Other large employers have teamed up with outside firms to handle a number of human resources functions, including conducting criminal record screenings. According to Fred Giles, senior vice president of research at CARCO Group, Inc., a security consulting company, employers should consider three rules of thumb when searching for a qualified and ethical background screening company:
  1. Screening companies should only be using online databases as a supplement to actual courthouse searches, not as a primary source of information.
  2. Screeners should confirm the status of their detailed records with local courts.
  3. Multiple identifiers should be used to report on candidates—such as the candidate’s entire name, his or her address information, and birth date—to minimize the chance of reporting false information.
Partnering for Impact

While these practices may work for a large organization like Johns Hopkins Health System, small businesses do not have access to the same type of infrastructure. One way small businesses can address the lack of resources is by embracing partnerships.

The partnership between Growing Home Inc.—a Chicago-based provider of farm-based training for people with employment barriers—and Local Foods—a Chicago-based market and eatery—provides individuals returning to their communities from incarceration with the opportunity to learn skills required to find work in the agricultural industry while supporting a local business.

“What makes our partnership work is the support we provide both prior to being hired and after being hired,” said Brad Hirn, workforce development manager at Growing Home Inc. “We know where our folks come from, what their talents are, and where they want to go in life. By remaining a constant factor in their lives, we are better prepared to troubleshoot if instances do come up, which helps us retain our relationships in the long run.”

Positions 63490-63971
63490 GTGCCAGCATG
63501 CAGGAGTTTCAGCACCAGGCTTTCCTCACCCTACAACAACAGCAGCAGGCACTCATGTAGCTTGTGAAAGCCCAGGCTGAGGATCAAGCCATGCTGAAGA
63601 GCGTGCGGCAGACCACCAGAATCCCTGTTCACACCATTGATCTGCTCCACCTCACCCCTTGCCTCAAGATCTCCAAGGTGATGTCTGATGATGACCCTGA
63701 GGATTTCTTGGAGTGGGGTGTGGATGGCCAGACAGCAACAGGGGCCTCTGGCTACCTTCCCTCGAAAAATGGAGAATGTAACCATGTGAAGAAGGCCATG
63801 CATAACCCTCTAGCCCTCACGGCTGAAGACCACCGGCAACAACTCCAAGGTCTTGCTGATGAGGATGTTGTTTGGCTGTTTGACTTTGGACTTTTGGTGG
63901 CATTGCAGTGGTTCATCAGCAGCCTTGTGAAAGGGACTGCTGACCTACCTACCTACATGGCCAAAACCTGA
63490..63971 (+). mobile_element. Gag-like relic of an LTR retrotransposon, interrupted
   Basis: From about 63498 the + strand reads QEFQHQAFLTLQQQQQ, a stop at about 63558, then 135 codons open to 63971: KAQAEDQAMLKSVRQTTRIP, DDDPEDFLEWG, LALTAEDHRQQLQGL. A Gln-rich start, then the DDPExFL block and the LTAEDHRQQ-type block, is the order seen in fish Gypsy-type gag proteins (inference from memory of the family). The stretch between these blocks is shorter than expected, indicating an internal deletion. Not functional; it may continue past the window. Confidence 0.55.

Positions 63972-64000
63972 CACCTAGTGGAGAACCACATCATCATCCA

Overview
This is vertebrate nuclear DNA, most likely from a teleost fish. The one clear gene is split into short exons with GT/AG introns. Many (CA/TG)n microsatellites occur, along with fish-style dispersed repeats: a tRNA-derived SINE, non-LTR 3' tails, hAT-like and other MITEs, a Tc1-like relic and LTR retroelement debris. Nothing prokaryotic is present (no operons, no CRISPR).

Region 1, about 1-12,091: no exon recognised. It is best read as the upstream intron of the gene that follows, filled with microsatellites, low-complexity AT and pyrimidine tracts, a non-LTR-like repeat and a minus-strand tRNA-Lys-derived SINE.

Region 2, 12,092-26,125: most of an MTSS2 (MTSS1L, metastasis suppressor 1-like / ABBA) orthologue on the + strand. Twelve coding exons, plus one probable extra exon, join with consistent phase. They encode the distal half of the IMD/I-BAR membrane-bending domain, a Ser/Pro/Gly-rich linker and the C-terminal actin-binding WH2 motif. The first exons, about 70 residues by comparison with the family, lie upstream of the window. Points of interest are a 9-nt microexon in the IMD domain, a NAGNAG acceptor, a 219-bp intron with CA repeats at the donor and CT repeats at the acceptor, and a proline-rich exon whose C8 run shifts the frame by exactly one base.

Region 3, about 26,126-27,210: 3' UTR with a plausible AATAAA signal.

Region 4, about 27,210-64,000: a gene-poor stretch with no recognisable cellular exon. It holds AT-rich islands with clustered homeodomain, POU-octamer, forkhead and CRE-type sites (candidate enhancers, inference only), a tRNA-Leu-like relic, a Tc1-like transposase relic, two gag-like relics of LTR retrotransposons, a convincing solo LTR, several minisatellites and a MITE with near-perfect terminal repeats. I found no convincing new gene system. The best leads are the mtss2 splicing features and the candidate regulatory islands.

Partnerships like this exist all over the country, and more and more connections are being forged every day. In order to sustain successful partnerships, though, honest communication and outreach among business leaders is essential, according to Cleve Dixon, sector manager of workforce development at Safer Foundation—a nonprofit that provides support services to individuals with criminal records.

“Many times, we approach business owners who are reluctant to hire the returning population with a ‘try it before you buy it’ option, knowing full well that people who have been in jail often become the hardest workers on the job because they know how terrible conditions are behind bars and understand that gainful employment is the best way to stay out of trouble,” Dixon said.

Businesses interested in learning more about partnership opportunities can start by:
  • Learning more about workforce programs in your community and what they provide (click here for a list of programs that receive funding through the U.S. Department of Justice’s Second Chance Act grant program); or
  • Contacting your local workforce investment board for guidance.
The October event, hosted by the Legal Action Center’s National HIRE Network, with support from the National Reentry Resource Center—a project of The Council of State Governments (CSG) Justice Center, which is administered by the U.S. Department of Justice’s Bureau of Justice Assistance—was inspired by “State Pathways to Prosperity,” an initiative supported by the CSG Justice Center’s Reentry and Employment project.